Caring diddlysquat about democracy
September 29, 2011 1 Comment
[Originally posted at Dale&Co, 27/09/11]
One of the less pleasant characteristics of the Coalition government is its cavalier attitude towards transparency, accountability and Parliamentary process. This is part of a more general impoverishment of democratic practice.
We hear reports of serious, but relatively small scale, issues such as Ministerial advisors using private email accounts for Government business in order to evade oversight and avoid Freedom of Information requests. We have last week’s news reports of the proposed scheme of Ministerial buddying with big business. This is a scheme which, in many other contexts, would be condemned as tantamount to formalising the corruption of the political process.
The Government is not above ignoring the letter and the spirit of good Parliamentary practice. Examples proliferate.
The consultation period for the Localism bill was shorter than that recommended. It ended on the same day as the Bill’s Second Reading in the House. So clearly the consultation responses could not shape the legislation very significantly. The Government published the Impact Assessments associated with the Welfare Reform Bill so close to its Reading that it was difficult for anyone to digest them. In the case of the NHS bill, Impact Assessments were published after the Bill had been considered by the Commons. The Government has frequently allocated too little time for Parliamentary scrutiny. Just before the summer recess the Lords were allowed little more than an hour to scrutinise hundreds of amendments to the Localism bill: amendments that would effect very significant changes to citizens’ rights. The same thing happened when the NHS bill was reintroduced to the Commons earlier this month. And, of course, the NHS reform process is seeing far-reaching changes to the structures of the NHS occurring well in advance of any legislation mandating them.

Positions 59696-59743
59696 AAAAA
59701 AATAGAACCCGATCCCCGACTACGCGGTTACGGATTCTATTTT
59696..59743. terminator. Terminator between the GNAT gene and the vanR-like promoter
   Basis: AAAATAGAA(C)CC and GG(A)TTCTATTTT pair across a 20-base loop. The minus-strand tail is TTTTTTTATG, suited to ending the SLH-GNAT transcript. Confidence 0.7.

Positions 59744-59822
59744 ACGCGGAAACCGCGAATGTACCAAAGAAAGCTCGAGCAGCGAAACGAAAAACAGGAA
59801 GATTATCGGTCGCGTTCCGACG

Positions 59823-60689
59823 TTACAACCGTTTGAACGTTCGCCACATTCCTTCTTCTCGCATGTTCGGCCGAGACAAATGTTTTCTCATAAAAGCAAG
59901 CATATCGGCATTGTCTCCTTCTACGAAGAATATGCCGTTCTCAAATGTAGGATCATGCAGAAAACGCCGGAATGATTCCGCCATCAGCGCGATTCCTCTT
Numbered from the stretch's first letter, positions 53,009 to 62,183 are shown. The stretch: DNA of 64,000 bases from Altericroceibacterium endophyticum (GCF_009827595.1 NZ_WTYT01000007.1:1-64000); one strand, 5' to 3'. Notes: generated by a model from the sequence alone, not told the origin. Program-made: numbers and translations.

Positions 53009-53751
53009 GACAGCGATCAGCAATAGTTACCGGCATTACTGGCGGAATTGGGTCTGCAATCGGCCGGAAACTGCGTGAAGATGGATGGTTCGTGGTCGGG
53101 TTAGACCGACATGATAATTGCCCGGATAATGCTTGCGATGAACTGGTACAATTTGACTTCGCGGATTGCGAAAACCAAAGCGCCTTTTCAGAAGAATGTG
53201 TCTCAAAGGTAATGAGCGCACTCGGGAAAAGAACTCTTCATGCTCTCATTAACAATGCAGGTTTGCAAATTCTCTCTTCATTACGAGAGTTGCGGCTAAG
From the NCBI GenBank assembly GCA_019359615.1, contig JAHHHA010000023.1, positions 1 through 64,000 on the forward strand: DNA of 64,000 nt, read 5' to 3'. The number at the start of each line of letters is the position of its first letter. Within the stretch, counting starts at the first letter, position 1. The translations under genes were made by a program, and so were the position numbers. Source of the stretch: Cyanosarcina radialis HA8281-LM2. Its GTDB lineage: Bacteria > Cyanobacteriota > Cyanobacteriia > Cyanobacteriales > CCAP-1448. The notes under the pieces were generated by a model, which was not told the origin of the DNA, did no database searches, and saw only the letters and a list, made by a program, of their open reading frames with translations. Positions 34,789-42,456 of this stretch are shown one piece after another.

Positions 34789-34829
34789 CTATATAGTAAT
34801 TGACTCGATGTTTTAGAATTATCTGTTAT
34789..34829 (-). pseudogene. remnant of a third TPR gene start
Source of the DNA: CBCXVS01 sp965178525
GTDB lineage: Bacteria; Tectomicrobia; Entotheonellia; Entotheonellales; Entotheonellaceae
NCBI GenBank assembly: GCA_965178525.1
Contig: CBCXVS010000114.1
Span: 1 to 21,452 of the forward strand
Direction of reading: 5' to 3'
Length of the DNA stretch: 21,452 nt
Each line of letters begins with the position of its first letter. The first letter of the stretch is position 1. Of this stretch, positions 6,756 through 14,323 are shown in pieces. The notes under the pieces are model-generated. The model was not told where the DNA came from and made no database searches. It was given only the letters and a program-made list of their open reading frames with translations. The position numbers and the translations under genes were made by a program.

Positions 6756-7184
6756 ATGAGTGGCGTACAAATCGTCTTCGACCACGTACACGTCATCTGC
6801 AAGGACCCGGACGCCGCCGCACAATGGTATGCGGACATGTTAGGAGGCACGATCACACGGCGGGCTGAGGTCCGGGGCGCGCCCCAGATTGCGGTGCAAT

These are long and complex Bills. They will result in profound changes to some of the key institutions of British society. The way the Government has sought to rush them on to the statute book almost guarantees they will be full of holes. Enact in haste, repent at leisure.
Equally problematic is the Government’s approach to law, evidence and policy. It would appear they are not averse to persisting with clearly erroneous statements and policy positions in the face of clear evidence of their error. They are – not to put too fine a point on it – just making some of it up. Political hypocrisy may be inevitable, but it is being perpetrated on a grand scale.
Today we have been presented with a paradigmatic example. The Housing Minister, Grant Shapps, is currently consulting on a change in the law relating to squatting. His view is that the law is not tough enough. In particular, the aspiration seems to be to criminalise all squatting. This will have a significant impact upon some very vulnerable people.